"But we wouldn't give them a scolding nor even a reproof … Neither would we praise them. They don't need it. They got that reward from others and especially from the privilege of watching a master at the peak of his craft. His teaching changed the way they thought about all teaching. We know they'll never again see his like."
Gallimore is a professor-in-residence of psychiatry and biobehavioral sciences at the David Geffen School of Medicine at UCLA, a professor at the Graduate School of Education & Information Studies at UCLA, and the co-director of the 1999 TIMSS Video Study of Mathematics and Science Teaching.
He also is a research psychologist at the UCLA Neuropsychiatric Institute's Center for Culture and Health, an interdisciplinary research center composed of anthropologists, psychologists, sociologists and other biobehavioral social scientists whose research focuses on the impact of social and cultural factors on physical and mental health. More information is available online at http://www.npi.ucla.edu/center/culture/research.html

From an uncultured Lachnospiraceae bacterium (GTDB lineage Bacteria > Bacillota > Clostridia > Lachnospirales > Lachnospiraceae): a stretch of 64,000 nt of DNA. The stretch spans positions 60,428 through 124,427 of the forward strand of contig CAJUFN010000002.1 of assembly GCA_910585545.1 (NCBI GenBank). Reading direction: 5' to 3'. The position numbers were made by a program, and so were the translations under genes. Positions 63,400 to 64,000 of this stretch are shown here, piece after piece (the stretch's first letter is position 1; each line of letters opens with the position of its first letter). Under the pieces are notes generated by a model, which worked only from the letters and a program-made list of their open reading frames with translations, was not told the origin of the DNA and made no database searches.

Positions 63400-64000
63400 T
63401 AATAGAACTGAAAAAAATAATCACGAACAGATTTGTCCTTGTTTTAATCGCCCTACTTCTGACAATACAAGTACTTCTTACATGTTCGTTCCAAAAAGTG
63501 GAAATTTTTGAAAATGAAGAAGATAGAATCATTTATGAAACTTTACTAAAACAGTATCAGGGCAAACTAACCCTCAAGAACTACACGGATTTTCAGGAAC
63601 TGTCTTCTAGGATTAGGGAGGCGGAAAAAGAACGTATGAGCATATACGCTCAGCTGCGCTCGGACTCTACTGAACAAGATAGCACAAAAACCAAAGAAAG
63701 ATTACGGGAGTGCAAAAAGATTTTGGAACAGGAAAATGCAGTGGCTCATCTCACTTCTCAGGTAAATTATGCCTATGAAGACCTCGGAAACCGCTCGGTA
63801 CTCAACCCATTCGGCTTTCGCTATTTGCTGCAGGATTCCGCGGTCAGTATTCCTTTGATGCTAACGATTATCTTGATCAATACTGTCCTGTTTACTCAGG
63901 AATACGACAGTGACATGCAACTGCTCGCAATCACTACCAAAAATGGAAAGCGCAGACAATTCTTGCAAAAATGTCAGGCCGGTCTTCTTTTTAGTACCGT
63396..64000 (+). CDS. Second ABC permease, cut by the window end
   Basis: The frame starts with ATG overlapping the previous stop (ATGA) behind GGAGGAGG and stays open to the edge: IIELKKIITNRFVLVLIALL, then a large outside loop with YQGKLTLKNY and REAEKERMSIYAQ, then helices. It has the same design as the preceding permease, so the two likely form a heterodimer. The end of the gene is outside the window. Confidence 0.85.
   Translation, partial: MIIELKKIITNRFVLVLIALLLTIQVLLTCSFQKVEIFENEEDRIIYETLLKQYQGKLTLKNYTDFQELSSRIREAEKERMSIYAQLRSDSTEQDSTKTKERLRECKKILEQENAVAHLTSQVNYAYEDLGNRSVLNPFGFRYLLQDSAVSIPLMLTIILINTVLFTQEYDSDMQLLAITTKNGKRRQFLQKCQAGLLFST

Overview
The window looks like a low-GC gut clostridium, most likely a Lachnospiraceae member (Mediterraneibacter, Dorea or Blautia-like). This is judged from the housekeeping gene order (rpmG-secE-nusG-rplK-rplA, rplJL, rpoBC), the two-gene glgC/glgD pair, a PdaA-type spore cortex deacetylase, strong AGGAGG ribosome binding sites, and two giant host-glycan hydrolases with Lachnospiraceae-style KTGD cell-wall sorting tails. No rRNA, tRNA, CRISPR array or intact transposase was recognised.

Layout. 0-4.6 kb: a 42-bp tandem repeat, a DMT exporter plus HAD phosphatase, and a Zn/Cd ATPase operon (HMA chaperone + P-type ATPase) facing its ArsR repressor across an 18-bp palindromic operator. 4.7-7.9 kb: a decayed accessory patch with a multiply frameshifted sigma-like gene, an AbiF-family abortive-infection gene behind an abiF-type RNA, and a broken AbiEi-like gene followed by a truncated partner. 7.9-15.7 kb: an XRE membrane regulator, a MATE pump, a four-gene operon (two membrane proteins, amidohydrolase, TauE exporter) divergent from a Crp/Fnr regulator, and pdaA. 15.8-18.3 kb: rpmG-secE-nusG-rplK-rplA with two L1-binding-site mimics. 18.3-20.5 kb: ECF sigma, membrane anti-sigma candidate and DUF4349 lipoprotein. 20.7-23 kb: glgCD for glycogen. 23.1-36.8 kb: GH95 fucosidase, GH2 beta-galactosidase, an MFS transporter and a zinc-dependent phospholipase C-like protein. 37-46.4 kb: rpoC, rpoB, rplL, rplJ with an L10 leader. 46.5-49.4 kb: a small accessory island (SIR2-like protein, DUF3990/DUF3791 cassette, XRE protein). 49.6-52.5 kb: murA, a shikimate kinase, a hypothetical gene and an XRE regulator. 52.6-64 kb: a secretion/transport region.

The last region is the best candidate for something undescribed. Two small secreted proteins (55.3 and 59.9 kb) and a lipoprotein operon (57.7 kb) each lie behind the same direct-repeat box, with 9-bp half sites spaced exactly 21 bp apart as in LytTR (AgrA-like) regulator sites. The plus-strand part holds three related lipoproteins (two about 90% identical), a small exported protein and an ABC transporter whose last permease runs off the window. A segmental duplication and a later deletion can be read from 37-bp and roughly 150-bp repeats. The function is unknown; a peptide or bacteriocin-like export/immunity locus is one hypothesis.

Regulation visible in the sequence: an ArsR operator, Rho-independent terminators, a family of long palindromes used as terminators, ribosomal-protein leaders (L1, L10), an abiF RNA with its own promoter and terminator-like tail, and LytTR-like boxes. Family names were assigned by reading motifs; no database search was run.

Source: Eurekalert & othersLast reviewed: By John M. Grohol, Psy.D. on 21 Feb 2009